Octopus, cuttlefish, and squid extensively edit messenger RNAs in an evolutionarily conserved process.
April 6, 2017|
WIKIMEDIA, NICK HOBGOODRNA editing sites are rarely found in the coding regions of most animals’ genomes. But according to a study published today (April 6) in Cell, the genomes of squid, octopus, and cuttlefish contain hundreds of thousands of editing sites, many of which are found in coding regions and are evolutionarily conserved.
The authors showed that recoding events—in which RNA’s adenosine (A) is post-transcriptionally converted to inosine (I), resulting in incorporation of a new amino acid—are often adaptive and contribute to diversity in the animals’ proteomes. And sequence conservation of regions surrounding editing sites has slowed down genome evolution in behaviorally complex coleoid cephalopods.
Coleoid cephalopods “change the amino acid code, so you have a big diversification of the proteome, which you don’t see in any other animals,” Marie Öhman, who studies RNA editing in the mammalian brain at Stockholm University in Sweden and did not participate in the work, told The Scientist. “That it’s so extensive is really amazing.”
“When we started looking into this we really didn’t know if this massive recoding was more of a bug or more of a feature,” said coauthor Noa Liscovitch-Brauer, a postdoc at Tel Aviv University in Israel. “What we show here is that it is probably advantageous, and this is something special that only they do.”
“Most organisms have very few functional [editing] sites in coding regions,” said coauthor Eli Eisenberg of Tel Aviv University. “This is why we find it so unusual and surprising that in squid, octopus, and cuttlefish, we see exactly the opposite.”
Liscovitch-Brauer, Eisenberg, and colleagues sequenced DNA and RNA samples from octopus, squid, and cuttlefish—the behaviorally complex coleoid cephalopods—as well as from nautilus, a less-behaviorally sophisticated cephalopod, and sea hare, a non-cephalopod mollusc. They uncovered tens of thousands of editing sites in the coleoid genomes, which are surrounded by sequences predicted to form the secondary structures that editing enzymes recognize. In the nautilus and sea hare, the researchers detected far fewer potential editing sites.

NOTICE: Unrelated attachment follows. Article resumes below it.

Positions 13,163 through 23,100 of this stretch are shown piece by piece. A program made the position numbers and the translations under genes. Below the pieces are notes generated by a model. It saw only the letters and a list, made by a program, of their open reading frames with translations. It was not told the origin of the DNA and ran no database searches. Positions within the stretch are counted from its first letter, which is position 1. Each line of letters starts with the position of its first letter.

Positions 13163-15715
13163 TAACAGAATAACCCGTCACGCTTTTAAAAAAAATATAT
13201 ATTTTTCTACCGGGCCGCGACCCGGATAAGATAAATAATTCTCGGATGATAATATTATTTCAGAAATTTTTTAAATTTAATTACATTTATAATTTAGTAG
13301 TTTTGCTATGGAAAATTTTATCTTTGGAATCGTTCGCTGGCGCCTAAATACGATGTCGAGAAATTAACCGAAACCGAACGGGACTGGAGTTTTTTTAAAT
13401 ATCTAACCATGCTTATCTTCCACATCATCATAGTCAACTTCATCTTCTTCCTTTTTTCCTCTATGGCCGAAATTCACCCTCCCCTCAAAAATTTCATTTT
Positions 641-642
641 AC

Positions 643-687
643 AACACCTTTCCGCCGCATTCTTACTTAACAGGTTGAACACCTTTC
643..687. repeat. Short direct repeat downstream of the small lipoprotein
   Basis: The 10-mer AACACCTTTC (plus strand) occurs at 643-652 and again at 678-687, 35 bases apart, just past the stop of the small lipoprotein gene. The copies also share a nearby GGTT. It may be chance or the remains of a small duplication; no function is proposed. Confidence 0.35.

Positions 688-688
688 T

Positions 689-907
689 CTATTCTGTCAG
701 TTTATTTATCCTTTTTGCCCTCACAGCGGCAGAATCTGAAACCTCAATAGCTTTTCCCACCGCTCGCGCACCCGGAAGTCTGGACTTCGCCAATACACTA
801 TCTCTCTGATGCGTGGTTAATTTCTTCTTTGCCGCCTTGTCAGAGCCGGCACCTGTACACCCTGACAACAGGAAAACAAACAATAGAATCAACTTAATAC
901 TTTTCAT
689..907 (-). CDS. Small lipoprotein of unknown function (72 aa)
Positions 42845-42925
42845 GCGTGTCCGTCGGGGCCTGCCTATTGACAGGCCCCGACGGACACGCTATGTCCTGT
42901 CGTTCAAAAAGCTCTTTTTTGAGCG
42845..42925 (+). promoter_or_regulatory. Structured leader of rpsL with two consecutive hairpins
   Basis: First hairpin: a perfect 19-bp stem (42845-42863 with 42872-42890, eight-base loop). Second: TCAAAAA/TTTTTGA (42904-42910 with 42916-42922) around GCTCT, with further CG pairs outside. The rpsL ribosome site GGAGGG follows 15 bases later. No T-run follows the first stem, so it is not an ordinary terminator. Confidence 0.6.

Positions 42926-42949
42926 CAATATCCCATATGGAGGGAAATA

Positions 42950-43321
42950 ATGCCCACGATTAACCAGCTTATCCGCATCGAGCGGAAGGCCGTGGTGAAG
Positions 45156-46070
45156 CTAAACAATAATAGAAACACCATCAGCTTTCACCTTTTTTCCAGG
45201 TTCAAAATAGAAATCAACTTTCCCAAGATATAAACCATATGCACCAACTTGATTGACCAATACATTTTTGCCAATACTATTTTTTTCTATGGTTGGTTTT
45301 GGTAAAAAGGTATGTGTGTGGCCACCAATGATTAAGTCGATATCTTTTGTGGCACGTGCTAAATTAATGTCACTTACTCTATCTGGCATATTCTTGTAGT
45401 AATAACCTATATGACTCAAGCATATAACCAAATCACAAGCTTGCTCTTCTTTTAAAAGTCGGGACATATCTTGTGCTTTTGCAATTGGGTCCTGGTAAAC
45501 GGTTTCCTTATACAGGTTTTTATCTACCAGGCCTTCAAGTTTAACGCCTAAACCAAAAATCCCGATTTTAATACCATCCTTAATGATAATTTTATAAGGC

The authors then compared the transcriptome and published genome of one octopus species, Octopus bimaculoides. They identified tens of thousands of editing sites in the coding regions of the animal’s genome, thousands of which were conserved among other coleoid cephalopods.
The team determined that editing events that lead to changes in amino acids were present in much greater numbers in the nervous system than in other tissues from O. bimaculoides. Additional coleoid species also extensively recode messenger RNA (mRNA) in neuronal tissues. The researchers then examined the effects of specific A to I editing events on a potassium channel and showed that recoding can affect protein function.
The team found evidence of positive selection in genomic regions immediately adjacent to editing sites. These regions had fewer mutations than sequences far from editing sites. And because there are so many editing sites and thus sequences under positive selection, the cumulative constraints have slowed down coleoid genome evolution.
“There are lots of [editing] sites that are highly conserved between octopus and squid,” coauthor Joshua Rosenthal of the Marine Biological Laboratory in Woods Hole, Massachusetts, told The Scientist. “They’re going so far as to dampen genomic evolution in order to maintain it.”
“The editing is very pervasive, particularly the recoding events,” said Jin Billy Li, who studies RNA editing at Stanford University in Palo Alto, California, and was not involved in the study. “It’s a striking finding, but it’s also a first step. There are just so many questions to ask . . . How does this happen? And what’s the functional consequence?”
The team plans to next explore mechanistic questions about how cephalopods’ editing enzymes work and the effects of RNA secondary structure. Subsequent steps also include an investigation into the potential benefits that might result from extensive recoding—for example, adaptation to changing environments or development of complex behaviors.
“This nervous system connection is really fascinating,” Robert Reenan of Brown University in Providence, Rhode Island, told The Scientist. Reenan studies RNA editing in Drosophila and mammals and did not participate in the work.
The relatively rare recoding events that do occur in fruit flies and mammals also take place in neuronal tissues, Reenan explained. “It’s a really interesting correlation, [but] it doesn’t prove that editing makes [coleoid cephalopods] smarter,” he added.
“The cephalopods will offer a gold mine in terms of understanding the mechanisms that they’ve adopted to generate this [behavioral] complexity,” said Rosenthal. “I’m certainly not suggesting that editing is the only answer. I think it’s part of the equation, and I think looking how organisms solve problems differently is invaluable.”
N. Liscovitch-Brauer et al., “Trade-off between transcriptome plasticity and genome evolution in cephalopods,” Cell, doi:10.1016/j.cell.2017.03.025, 2017.